Welcome to the Nostalgic Ramber





Hans Jeff Borger is heard on WRGE 97.9 FM in Ocala, FL featuring Christian programming.

"The Nostalgic Rambler" radio show previously heard on Gene Martin & Friends has been suspended due to my commitments at WRGE.




Why a blog? I wrote a book "The Little Grownup: a nostalgic Michigan boyhood" which should appeal to most baby boomers. A mass market book? Well, not yet...but the potential is there! (Be sure to buy it at "finer on line bookstores" everywhere!)

The comments presented in "The Nostalgic Rambler" probably won't be of interest to the masses...anymore. If grandma and grandpa and their friends were still alive, then it would be a different story.

I live in the past. My time warp is a comfortable cocoon even if it sometimes drives my wife crazy. The music of the 1940s and 50s, the stars of those days were big stuff in their day, but are now almost forgotten. Oddly enough, I was born in '64 so those iconic years were for the most part over by that time.

Through "The Nostalgic Rambler" I maybe can help share my love and knowledge for those times and things...all at one time important pieces of Americana but now a bit faded in memory.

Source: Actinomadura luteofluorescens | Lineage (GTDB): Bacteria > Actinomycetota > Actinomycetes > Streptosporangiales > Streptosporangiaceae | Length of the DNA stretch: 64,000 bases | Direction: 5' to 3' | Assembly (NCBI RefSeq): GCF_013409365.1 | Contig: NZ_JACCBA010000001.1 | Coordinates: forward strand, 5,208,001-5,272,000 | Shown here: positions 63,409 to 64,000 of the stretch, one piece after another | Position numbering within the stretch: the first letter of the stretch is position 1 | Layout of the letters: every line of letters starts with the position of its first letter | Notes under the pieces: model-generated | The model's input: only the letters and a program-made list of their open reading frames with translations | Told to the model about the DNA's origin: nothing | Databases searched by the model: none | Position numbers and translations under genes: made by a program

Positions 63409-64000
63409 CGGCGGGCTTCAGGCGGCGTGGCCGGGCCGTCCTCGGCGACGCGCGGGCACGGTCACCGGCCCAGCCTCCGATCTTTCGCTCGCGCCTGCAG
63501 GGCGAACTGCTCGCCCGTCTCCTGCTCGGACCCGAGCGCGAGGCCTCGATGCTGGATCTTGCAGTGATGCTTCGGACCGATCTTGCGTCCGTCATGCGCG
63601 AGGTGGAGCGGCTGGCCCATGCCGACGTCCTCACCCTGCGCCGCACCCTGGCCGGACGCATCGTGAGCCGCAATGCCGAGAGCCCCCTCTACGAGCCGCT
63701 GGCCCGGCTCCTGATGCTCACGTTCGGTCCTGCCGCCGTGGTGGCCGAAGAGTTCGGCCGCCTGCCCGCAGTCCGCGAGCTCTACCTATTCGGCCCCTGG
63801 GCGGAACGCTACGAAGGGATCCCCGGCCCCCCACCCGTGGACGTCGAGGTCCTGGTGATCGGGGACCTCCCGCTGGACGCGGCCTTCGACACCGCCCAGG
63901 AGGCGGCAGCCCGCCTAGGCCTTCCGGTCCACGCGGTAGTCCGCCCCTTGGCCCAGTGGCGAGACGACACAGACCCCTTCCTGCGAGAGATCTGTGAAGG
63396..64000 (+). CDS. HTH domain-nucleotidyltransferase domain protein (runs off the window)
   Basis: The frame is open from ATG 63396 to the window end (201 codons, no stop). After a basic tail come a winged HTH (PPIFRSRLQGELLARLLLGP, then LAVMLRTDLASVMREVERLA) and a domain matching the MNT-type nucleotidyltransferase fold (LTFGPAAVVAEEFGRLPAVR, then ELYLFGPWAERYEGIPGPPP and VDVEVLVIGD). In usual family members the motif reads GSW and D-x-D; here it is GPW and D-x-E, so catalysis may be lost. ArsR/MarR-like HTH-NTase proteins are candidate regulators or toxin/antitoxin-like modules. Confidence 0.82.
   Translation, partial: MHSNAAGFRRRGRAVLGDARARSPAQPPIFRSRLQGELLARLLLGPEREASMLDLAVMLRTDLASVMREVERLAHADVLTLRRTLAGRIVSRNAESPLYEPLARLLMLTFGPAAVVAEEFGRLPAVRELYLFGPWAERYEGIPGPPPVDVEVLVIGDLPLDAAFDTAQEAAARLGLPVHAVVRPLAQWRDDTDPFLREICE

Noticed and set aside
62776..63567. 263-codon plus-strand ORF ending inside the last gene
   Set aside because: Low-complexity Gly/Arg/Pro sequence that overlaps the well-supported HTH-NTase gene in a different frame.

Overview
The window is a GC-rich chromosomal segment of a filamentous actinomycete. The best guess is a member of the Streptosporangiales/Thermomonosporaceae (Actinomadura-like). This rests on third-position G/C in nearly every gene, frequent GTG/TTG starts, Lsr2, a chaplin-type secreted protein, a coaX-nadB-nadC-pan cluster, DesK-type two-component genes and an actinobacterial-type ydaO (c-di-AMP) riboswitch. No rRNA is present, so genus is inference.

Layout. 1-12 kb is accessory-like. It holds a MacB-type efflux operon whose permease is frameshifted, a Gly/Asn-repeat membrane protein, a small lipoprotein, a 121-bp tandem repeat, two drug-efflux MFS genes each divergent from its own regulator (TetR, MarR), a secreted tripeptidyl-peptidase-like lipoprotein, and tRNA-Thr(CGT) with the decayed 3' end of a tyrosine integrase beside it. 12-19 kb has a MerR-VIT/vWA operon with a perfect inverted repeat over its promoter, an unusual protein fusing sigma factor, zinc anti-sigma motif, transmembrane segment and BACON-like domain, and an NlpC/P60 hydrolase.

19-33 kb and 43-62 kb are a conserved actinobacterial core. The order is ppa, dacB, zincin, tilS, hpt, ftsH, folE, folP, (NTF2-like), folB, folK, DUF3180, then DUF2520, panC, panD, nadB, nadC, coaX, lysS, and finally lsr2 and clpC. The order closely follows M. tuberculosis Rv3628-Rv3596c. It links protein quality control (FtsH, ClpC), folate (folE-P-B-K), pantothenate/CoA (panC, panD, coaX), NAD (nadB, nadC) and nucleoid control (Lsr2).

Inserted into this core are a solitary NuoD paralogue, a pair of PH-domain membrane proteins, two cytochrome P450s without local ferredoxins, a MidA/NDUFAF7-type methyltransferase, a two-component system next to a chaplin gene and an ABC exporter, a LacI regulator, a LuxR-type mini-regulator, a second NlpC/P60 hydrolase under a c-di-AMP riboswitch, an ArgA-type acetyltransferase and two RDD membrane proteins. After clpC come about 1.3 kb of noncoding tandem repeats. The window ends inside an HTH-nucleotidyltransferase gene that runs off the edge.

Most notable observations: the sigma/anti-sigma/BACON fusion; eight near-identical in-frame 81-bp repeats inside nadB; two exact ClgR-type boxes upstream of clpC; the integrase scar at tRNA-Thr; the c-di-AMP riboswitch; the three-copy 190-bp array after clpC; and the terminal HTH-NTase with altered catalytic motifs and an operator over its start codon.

The woman who did the blog about cooking all of Julia Childs' French Cuisine Cookbook in a year got a sweet movie deal out of her blog experience. I wouldn't mind that but would be happy to know that you are reading this....and maybe enjoying my time warp, too.



Hans Jeff Borger

Monday, April 9, 2012

I've Told Every Little Star


































Lots of my favorite songs are about stars. Perry Como's "Catch a Falling Star" or Hugo Winterhalter's "Count Every Star" come to mind.

This week I heard another "star" song that was quite catchy and apparently has been around the block a few times. It is "I Told Every Little Star" written by Oscar Hammerstein and Jerome Kern in 1932 for a musical called "Music in the Air."

See if you find this song as catch as I do. Click here to listen to the 1961 hit by Linda Scott. Click here to listen to a version by Margaret Whiting with a very Lawrence Welk-esque background. Or click here to watch a fascinating video put together by a very talented young man Jacob Collier. How did he do that? Even if it's not often, it is great to see young folks recognize these great tunes....

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